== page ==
You may have heard the statistics: Most Americans can’t pass a basic financial literacy quiz, aren’t saving enough for retirement, and consider money to be a top source of stress.
For people living paycheck to paycheck or struggling to get by, the stakes are especially high. A recent study from Pew Charitable Trusts shows that low-income families have the equivalent of less than two weeks’ worth of income in checking and savings accounts and cash at home. Many young adults are in the same boat. We’ve found in our own research that nearly four in ten have no savings at all. And, with one in three saddled with student loan debt, that’s a scary statistic given that another crop of young adults are getting ready to graduate from college with debt looming in their future before they even begin their formal work journey.
Here in Detroit, efforts are taking place to address this challenge. At Bank of America, we are motivated to create shared success for both clients and non-clients in the areas we do business – not as an add-on philanthropic effort but as a critical business strategy that is core to how we operate. For instance, we have financial-wellness specialists who provide financial workshops for our consumer customers and business clients’ employees to help them personally approach financial stability and long-term well-being. This work has led to improved business operations, employee satisfaction and increased financial knowledge in the market.
Through Better Money Habits®, our financial education initiative, we are supporting communities by enabling free access to personal and financial health and growth tools. Bank of America’s Better Money Habits Champions partner with local nonprofits and schools to provide free training that creates a dialogue about complex money topics like budgeting, setting financial goals, managing credit, home or car buying and teaching children about money. Additionally, we will meet individually with the participants in these workshops to provide financial guidance based on the recipients’ needs.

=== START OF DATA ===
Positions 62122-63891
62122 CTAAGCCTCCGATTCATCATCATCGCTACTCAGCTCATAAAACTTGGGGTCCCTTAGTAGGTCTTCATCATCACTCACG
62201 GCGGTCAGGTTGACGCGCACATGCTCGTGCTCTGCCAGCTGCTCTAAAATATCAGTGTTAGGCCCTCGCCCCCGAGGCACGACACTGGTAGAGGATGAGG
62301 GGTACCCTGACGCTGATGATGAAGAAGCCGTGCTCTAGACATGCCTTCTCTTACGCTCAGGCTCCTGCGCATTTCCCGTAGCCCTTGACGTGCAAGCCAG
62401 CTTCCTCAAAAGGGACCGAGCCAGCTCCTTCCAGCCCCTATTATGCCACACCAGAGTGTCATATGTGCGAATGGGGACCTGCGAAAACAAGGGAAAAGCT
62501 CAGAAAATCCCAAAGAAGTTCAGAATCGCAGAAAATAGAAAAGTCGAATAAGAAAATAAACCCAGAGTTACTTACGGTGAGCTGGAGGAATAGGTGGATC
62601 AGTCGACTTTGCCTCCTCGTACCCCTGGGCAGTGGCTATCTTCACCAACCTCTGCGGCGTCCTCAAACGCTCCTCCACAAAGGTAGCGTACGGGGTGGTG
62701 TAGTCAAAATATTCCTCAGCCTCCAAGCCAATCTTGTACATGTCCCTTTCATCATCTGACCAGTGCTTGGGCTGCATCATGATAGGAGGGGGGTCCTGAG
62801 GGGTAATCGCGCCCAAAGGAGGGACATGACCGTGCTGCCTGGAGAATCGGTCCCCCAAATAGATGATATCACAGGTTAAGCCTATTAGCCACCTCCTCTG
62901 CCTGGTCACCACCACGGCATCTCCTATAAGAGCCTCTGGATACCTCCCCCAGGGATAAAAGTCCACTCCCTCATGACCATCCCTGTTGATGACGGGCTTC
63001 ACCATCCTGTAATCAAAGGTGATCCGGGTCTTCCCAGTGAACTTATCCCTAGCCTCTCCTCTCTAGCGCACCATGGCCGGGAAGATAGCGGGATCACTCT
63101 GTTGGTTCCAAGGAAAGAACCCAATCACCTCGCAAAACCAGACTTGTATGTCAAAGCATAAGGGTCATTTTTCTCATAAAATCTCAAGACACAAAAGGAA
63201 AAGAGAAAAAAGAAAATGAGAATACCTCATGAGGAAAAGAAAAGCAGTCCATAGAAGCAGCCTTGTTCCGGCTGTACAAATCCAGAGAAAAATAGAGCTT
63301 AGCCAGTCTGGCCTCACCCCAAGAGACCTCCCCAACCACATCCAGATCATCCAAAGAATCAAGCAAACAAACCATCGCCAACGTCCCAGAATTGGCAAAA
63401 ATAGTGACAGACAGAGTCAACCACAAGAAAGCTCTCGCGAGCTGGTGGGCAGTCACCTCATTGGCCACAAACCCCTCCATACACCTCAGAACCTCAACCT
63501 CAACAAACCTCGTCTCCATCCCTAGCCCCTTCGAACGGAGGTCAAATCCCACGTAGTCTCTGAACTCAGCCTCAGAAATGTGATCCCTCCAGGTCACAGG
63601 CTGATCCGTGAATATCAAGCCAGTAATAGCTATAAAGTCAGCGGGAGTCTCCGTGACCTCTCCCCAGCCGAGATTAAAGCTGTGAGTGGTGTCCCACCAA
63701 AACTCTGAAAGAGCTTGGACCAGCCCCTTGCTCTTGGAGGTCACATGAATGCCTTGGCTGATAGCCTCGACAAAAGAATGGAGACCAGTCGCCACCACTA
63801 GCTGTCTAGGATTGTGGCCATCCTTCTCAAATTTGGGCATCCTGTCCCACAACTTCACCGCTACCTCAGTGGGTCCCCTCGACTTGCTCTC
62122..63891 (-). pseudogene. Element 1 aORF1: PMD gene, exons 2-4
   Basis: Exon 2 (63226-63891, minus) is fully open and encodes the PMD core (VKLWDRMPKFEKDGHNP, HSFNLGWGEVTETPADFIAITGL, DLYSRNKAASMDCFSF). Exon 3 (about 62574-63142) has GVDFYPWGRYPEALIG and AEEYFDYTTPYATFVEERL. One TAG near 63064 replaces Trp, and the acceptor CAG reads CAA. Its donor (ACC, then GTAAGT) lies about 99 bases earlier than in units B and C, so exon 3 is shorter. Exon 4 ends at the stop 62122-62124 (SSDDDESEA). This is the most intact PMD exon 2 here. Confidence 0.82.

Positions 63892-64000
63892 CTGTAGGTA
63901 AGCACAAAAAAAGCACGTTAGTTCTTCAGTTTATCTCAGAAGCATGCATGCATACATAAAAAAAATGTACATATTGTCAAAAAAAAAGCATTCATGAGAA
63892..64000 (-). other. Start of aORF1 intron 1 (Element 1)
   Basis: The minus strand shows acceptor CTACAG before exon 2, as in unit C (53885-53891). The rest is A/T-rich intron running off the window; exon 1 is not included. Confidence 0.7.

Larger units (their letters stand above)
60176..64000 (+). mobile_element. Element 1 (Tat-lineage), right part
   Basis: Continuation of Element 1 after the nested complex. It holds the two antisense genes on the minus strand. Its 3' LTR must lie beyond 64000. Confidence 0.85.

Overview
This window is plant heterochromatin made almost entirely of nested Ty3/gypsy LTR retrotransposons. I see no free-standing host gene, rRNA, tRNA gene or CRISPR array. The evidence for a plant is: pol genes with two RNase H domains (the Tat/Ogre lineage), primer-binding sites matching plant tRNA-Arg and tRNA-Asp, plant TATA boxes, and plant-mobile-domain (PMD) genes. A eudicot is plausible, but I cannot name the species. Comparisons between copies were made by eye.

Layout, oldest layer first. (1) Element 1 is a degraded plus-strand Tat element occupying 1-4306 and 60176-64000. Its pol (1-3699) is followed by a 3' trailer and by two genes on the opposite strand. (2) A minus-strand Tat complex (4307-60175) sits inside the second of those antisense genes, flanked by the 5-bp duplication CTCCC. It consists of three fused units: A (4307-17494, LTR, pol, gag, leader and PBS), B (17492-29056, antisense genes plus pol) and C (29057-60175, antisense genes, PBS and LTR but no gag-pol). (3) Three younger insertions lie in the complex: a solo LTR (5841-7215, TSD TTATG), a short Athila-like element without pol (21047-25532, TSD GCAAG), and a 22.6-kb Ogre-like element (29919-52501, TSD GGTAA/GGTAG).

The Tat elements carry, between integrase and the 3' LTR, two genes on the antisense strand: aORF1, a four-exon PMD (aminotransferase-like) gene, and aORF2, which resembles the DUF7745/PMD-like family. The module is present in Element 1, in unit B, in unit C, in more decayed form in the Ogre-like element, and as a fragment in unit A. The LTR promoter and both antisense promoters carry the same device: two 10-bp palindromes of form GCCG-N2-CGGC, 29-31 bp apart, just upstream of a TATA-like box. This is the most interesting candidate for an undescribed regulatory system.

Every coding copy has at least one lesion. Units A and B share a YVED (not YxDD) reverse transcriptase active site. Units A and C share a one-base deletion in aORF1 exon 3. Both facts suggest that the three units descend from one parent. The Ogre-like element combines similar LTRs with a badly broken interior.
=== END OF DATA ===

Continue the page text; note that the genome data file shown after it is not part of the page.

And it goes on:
As part of our financial education efforts, we as a community need to ensure that our schools grow efforts to prioritize financial education delivery —both by advocating for required courses and properly equipping our teachers with the knowledge and resources they need to succeed. But we know that schools can’t go it alone, and that’s where both public and private partnerships can work. As community leaders, we need to make sure that local organizations have the resources they need to operate—sometimes that is through financial support, but many times it is ensuring that non-profits and community partners are aware and taking advantage of the tools and resources local corporations already have, including volunteers.
The financial education challenge our community faces is grave. We need to improve financial literacy and well-being in our community. We should listen closely to those who need our support the most, identify the right resources and best channels to reach them, and make sure they are fully empowered to take control of their financial futures.